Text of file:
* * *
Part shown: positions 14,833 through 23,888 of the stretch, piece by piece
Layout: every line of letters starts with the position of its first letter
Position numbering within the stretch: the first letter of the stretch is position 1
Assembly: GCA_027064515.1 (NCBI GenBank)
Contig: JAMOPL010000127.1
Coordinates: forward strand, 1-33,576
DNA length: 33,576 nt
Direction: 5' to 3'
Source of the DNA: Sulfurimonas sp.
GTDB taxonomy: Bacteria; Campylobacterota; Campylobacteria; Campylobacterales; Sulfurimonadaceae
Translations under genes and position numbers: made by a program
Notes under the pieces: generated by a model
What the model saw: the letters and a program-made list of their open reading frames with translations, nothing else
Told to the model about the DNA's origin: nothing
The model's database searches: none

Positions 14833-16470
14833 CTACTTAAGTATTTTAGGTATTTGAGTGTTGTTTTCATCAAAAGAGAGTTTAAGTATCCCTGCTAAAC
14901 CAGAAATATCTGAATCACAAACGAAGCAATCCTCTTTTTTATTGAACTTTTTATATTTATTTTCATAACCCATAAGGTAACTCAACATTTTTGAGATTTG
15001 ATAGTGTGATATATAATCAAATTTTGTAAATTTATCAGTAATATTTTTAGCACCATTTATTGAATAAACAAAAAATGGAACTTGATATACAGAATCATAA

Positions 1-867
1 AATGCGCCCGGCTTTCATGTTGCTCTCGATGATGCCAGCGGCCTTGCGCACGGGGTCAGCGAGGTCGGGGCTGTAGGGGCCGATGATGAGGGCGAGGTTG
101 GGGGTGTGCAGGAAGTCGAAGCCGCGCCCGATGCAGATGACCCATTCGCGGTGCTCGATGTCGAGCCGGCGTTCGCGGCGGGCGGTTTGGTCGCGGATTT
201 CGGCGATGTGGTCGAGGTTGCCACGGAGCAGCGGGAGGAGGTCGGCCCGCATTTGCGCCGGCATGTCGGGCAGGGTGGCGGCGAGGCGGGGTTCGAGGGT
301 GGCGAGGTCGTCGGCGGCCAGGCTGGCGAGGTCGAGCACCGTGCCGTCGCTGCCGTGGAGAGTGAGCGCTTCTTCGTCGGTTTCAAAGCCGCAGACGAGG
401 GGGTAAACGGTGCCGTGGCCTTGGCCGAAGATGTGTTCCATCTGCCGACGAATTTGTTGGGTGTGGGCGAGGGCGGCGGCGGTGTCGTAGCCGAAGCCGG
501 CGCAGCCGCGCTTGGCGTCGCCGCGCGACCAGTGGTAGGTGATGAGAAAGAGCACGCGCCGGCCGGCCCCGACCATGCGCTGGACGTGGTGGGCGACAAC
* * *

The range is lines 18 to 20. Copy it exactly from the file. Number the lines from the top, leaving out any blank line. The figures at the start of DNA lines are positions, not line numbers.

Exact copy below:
14901 CAGAAATATCTGAATCACAAACGAAGCAATCCTCTTTTTTATTGAACTTTTTATATTTATTTTCATAACCCATAAGGTAACTCAACATTTTTGAGATTTG
15001 ATAGTGTGATATATAATCAAATTTTGTAAATTTATCAGTAATATTTTTAGCACCATTTATTGAATAAACAAAAAATGGAACTTGATATACAGAATCATAA

Positions 1-867